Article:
An autoencoder is an artificial neural network that is capable of learning various coding patterns. The simple form of the autoencoder is just like the multilayer perceptron, containing an input layer or one or more hidden layers, or an output layer. The significant difference between the typical multilayer perceptron and feedforward neural network and autoencoder is in the number of nodes at the output layer. In the case of the autoencoder, the output layer contains the same amount of nodes as in the input layer. Instead of predicting target values as per the output vector, the autoencoder has to predict its inputs. The broad outline of the learning mechanism is as follows.
For each input x,
Do a feedforward pass to compute activation functions provided at all the hidden layers and output layers
Find the deviation between the calculated values with the inputs using the appropriate error function
Backpropagate the error to update weights
Repeat the task till satisfactory output.
If the number of nodes in the hidden layers is fewer than the input/output nodes, then the activations of the last hidden layer are considered as a compressed representation of the inputs. When the hidden layer nodes are more than the input layer, an autoencoder can potentially learn the identity function and become useless in the majority of the cases.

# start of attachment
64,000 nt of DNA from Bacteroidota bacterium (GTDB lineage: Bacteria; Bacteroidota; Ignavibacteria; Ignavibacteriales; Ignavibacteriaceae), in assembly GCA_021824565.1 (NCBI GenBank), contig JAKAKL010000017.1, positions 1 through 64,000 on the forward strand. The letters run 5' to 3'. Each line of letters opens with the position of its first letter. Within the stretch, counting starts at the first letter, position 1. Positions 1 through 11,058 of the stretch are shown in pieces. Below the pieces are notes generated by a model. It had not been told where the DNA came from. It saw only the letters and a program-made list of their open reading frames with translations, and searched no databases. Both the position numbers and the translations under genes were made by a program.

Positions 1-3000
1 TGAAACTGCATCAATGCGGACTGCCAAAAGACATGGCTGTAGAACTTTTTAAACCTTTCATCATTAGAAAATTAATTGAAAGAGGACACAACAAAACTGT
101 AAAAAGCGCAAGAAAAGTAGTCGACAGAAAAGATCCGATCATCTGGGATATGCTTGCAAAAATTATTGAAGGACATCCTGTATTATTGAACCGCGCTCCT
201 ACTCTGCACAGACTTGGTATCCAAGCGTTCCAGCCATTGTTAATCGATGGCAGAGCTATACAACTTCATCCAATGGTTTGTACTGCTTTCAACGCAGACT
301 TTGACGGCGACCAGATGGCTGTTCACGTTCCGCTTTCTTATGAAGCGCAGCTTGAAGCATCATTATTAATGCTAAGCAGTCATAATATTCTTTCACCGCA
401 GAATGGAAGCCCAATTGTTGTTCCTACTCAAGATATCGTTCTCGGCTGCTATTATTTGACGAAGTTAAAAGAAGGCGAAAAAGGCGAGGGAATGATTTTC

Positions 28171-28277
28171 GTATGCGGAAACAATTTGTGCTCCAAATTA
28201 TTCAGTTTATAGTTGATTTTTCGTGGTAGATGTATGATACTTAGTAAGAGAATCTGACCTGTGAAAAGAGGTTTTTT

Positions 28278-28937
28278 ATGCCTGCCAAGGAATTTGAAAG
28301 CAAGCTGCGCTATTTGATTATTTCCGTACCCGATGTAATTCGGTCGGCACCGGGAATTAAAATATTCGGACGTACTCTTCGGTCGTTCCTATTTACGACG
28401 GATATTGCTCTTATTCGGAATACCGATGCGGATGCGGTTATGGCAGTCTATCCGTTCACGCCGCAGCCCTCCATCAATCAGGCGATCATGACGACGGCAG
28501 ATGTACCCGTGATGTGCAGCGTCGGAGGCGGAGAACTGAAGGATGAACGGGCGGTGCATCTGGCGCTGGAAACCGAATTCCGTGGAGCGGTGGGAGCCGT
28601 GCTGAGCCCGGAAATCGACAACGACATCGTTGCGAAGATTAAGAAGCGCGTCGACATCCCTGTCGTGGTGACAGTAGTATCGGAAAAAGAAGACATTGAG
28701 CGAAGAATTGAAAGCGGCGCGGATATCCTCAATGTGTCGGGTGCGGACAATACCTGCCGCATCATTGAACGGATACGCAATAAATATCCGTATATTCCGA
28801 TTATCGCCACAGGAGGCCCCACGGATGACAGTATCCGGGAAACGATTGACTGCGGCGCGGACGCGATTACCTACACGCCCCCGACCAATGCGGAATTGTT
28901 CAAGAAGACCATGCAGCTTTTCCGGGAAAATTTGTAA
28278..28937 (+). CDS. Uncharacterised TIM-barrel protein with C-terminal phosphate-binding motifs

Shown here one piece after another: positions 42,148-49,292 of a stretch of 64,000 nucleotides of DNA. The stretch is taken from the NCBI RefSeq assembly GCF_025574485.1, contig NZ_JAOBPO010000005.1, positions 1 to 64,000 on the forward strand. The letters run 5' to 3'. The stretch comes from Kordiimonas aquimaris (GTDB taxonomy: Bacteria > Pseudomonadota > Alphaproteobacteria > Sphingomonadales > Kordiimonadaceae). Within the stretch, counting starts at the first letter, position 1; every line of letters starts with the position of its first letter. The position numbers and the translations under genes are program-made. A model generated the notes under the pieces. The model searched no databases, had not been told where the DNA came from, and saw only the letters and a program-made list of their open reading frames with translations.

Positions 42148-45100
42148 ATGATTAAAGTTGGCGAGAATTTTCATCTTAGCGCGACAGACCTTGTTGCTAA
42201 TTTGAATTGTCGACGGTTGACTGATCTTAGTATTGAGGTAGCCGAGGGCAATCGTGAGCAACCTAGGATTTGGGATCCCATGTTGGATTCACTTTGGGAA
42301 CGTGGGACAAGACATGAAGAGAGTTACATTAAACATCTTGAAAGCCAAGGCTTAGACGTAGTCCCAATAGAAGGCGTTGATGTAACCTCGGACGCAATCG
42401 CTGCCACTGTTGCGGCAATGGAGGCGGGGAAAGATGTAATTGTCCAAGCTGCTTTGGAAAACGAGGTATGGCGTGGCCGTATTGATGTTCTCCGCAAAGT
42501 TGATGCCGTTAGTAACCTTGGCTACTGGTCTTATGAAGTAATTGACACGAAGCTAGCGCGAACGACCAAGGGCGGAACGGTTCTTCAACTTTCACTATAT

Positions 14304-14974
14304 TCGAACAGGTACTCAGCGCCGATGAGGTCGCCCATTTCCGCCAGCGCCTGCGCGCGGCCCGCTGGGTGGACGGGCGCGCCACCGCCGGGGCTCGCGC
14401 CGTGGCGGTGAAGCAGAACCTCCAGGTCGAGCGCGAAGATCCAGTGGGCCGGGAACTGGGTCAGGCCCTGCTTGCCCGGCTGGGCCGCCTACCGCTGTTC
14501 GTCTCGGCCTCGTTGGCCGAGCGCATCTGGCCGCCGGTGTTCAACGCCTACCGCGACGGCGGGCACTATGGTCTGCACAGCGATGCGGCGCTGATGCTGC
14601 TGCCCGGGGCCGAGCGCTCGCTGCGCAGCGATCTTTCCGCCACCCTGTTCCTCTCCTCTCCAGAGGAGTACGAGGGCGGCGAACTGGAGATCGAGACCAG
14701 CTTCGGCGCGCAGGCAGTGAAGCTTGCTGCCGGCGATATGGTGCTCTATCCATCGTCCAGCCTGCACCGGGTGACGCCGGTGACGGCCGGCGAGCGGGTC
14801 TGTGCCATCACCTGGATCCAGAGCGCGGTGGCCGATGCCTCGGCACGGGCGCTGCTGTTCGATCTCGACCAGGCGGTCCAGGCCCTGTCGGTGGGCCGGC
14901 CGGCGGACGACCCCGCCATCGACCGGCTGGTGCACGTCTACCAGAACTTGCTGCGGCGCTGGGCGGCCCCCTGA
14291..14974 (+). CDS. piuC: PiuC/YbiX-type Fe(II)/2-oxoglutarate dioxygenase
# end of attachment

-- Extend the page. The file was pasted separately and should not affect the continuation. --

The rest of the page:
Convolutional Neural Networks
A convolutional neural network (CNN) is another variant of the feedforward multilayer perceptron. It is a type of feedforward neural network, where the individual neurons are ordered in a way that they respond to all overlapping regions in the visual area.
Deep CNN works by consecutively modeling small pieces of information and combining them deeper in the network. One way to understand them is that the first layer will try to identify edges and form templates for edge detection. Then, the subsequent layers will try to combine them into simpler shapes and eventually into templates of different object positions, illumination, scales, etc. The final layers will match an input image with all the templates, and the final prediction is like a weighted sum of all of them. So, deep CNNs can model complex variations and behavior, giving highly accurate predictions.
Such a network follows the visual mechanism of living organisms. The cells in the visual cortex are sensitive to small subregions of the visual field, called a receptive field. The subregions are arranged to cover the entire visual area, and the cells act as local filters over the input space. The backpropagation algorithm is used to train the parameters of each convolution kernel. Further, each kernel is replicated over the entire image with the same parameters. There are convolutional operators which extract unique features of the input. Besides the convolutional layer, the network contains a rectified linear unit layer, pooling layers to compute the max or average value of a feature over a region of the image, and a loss layer consisting of application-specific loss functions. Image recognition and video analysis and natural language processing are major applications of such a neural network.